Wyoming had been working on a mechanism to protect the grouse since 2008, when the governor at the time, Dave Freudenthal, issued an executive order to protect its habitat, restricting roads, pipelines and mine pits. In 2010 he updated the order, committing even more land after the Fish and Wildlife Service designated the bird a candidate for protection under the Endangered Species Act.

“When you’re making decisions on such a grand scale that certainly have an impact over a large tract of land and a long time frame, you have to go with the best science at hand. We’ve felt that we’ve thoroughly vetted the science since 2007 to make solid policy recommendations,” says Paul Ulrich, senior adviser at Jonah Energy and the oil and gas industry representative on the state’s committee focused on preservation of the greater sage-grouse.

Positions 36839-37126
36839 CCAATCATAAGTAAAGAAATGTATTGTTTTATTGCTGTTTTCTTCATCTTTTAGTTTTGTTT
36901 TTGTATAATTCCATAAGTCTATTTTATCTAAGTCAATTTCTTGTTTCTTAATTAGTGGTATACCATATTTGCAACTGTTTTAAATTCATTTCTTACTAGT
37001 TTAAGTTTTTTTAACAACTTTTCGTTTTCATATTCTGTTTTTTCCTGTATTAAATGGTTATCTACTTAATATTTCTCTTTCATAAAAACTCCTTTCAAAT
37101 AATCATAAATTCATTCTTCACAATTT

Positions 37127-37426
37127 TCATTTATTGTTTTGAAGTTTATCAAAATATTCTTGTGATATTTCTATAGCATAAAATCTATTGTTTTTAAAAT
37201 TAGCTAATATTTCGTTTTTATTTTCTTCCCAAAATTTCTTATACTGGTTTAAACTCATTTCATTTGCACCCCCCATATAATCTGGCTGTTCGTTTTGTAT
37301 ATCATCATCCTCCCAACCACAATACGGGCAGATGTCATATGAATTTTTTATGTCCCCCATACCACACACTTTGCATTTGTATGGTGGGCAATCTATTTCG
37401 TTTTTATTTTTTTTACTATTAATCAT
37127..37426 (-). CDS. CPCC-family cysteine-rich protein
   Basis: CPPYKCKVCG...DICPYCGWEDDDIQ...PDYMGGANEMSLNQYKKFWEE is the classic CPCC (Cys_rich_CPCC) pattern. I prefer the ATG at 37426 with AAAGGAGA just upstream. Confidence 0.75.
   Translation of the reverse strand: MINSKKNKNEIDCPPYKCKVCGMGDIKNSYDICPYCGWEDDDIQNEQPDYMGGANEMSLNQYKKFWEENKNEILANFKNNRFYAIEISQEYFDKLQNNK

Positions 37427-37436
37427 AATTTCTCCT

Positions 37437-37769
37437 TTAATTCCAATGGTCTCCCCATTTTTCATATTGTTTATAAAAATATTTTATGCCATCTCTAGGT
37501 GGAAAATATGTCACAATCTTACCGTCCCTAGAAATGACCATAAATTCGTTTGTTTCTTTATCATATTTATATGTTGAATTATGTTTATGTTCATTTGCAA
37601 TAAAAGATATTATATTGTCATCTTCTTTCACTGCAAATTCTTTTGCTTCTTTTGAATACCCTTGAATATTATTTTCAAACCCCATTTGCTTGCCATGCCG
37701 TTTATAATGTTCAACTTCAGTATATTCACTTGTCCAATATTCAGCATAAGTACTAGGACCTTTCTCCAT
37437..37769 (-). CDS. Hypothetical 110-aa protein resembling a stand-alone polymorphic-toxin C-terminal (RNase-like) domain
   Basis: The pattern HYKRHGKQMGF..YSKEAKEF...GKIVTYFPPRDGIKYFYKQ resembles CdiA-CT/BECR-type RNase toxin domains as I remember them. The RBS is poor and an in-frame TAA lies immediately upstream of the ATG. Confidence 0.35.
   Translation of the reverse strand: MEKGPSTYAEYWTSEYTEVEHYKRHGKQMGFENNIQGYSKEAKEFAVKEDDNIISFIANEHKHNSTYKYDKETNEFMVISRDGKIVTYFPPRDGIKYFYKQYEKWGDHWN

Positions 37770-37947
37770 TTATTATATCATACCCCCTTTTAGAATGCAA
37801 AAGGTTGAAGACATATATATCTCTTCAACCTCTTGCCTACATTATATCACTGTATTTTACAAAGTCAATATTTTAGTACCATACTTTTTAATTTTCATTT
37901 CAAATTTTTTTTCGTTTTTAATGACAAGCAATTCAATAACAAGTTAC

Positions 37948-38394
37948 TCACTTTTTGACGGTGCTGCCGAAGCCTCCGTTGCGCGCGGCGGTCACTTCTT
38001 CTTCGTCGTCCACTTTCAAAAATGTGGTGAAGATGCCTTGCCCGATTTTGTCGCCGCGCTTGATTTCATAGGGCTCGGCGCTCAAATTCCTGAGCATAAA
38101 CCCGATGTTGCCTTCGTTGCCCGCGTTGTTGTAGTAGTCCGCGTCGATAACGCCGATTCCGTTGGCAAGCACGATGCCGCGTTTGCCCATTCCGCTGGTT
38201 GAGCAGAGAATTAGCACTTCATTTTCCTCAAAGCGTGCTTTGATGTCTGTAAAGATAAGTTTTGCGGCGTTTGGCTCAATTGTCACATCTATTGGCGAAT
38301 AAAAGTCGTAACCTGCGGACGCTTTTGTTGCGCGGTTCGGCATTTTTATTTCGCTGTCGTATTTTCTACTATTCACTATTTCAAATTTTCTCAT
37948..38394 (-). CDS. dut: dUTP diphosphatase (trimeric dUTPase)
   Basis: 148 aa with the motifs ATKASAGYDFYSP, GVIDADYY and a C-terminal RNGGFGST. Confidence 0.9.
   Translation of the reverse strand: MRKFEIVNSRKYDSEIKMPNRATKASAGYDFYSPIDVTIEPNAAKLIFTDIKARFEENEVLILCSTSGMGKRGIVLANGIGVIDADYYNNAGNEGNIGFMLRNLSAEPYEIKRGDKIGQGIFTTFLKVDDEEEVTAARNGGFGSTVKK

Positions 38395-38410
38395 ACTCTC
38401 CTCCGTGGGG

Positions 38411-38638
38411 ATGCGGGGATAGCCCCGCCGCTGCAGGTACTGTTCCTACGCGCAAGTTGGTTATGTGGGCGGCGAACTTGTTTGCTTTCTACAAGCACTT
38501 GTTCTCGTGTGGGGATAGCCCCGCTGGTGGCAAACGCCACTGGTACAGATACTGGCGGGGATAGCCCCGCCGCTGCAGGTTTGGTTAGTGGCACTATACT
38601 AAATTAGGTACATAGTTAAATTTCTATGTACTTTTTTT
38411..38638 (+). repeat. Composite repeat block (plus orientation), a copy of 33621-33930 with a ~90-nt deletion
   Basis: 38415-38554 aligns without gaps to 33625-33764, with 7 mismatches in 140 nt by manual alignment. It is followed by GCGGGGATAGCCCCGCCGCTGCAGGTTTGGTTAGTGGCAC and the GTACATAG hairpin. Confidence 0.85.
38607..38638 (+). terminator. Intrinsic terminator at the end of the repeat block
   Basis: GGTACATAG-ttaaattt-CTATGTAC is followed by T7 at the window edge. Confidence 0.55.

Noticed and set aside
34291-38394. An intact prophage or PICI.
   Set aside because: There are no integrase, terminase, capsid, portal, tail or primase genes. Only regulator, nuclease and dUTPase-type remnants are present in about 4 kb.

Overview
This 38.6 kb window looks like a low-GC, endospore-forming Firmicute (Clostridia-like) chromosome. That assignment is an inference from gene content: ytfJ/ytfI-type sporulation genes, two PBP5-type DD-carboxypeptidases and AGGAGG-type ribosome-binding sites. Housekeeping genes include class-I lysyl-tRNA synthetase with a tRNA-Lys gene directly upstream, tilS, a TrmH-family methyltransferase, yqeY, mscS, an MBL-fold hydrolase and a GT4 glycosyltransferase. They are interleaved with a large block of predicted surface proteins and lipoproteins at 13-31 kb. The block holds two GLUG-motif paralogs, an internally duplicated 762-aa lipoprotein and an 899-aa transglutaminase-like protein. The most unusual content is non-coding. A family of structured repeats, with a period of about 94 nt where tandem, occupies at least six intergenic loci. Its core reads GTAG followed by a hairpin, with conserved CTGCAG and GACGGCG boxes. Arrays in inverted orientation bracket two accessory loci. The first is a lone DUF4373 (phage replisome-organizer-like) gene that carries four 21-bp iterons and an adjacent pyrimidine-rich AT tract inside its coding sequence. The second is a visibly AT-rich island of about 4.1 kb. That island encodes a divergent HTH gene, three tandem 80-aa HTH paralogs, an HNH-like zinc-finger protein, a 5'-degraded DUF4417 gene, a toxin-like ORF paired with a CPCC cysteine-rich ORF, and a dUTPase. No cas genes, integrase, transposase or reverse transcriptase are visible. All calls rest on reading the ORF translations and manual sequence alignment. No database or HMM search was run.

Seven years ago, when a red flag went up about the bird’s potential endangerment, not everyone was on the same page, he says.

“We had very divergent points of view from the industry, the wildlife community, the agricultural community. The one thing we were all going for was a bottom-line desire to avoid the listing,” he says.

Other states, however, haven’t been so quick to find common ground.

“Depending on the day of the week, I’m either really excited about it or really depressed about it,” says David Bobzien of the Conservation Lands Foundation, in Reno, Nevada. “There’s a lot of effort. There’s a lot of resources being expended. But people are falling into the trap of equating effort with effectiveness.”

“We wouldn’t be here if we weren’t losing sagebrush at such an alarming rate,” he says, pointing to wildfires and cheatgrass — a weed that is replacing sagebrush in many areas — as the biggest threats to the bird’s habitat.